- University of Wisconsin-MadisonPolitical Science MA, 2008 - 2009
- Pacific UniversityPolitics And Government; German Studies, 2004 - 2008
- Ludwig-Maximillians UniversitaetGerman, 2006 - 2007
Laurel man injured in motorcycle-deer collision on Molt Road
A 32-year-old Laurel man riding a motorcycle suffered non-life-threatening injuries Friday after crashing into a deer that ran in front of h
Online resources for handling big data and parallel computing in R
by Yanchang Zhao, RDataMining.com Compared with many other programming languages, such as C/C++ and Java, R is less efficient and consumes m
Interactive Graphics with the iplots Package (from “R in Action”)
(This article was first published on R-statistics blog » R, and kindly contributed to R-bloggers) To leave a comment for the author, please
Technical Analysis of Kansas Voter Registration Data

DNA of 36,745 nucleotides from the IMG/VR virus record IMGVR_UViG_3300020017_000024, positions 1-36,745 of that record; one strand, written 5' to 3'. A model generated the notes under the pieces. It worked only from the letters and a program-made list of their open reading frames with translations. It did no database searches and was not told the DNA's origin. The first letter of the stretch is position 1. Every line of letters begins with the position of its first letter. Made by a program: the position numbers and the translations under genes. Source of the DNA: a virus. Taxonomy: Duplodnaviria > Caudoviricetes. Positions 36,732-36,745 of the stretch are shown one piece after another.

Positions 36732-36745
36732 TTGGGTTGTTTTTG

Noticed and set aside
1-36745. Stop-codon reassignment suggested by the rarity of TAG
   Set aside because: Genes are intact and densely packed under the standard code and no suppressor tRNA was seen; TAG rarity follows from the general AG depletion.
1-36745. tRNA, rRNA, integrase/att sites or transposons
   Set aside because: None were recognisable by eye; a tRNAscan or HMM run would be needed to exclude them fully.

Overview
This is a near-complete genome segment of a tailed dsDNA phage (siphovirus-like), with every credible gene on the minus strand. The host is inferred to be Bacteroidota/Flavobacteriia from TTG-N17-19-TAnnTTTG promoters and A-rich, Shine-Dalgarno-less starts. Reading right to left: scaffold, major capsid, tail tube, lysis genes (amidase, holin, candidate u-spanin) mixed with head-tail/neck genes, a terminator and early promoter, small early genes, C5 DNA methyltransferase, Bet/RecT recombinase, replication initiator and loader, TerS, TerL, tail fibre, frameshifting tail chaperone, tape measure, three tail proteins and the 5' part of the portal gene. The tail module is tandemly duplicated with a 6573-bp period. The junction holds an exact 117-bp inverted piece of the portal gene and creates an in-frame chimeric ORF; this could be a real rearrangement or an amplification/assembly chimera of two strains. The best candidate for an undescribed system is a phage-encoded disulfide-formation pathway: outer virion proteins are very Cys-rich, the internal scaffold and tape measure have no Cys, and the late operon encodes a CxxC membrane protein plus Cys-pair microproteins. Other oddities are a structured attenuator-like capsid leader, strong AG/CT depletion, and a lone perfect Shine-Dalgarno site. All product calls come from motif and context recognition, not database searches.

Computer Assisted Reporting [Note: Many of the links attached to images below are not working correctly.] This article describes technical
Getting Started with JAGS, rjags, and Bayesian Modelling
This post provides links to various resources on getting started with Bayesianmodelling using JAGS and R.It discusses: (1) what is JAGS;(2)
Reproducible Research: Export Regression Table to MS Word
Here's a quick tip for anyone wishing to export results, say a regression table, from R to MS Word:Read more »
David MacKay and Occam’s Razor « Statistical Modeling, Causal Inference...
Statistical Modeling, Causal Inference, and Social Science. Skip to content. Home; Books; Blogroll; Sponsors; Authors; Feed. « Absolutely la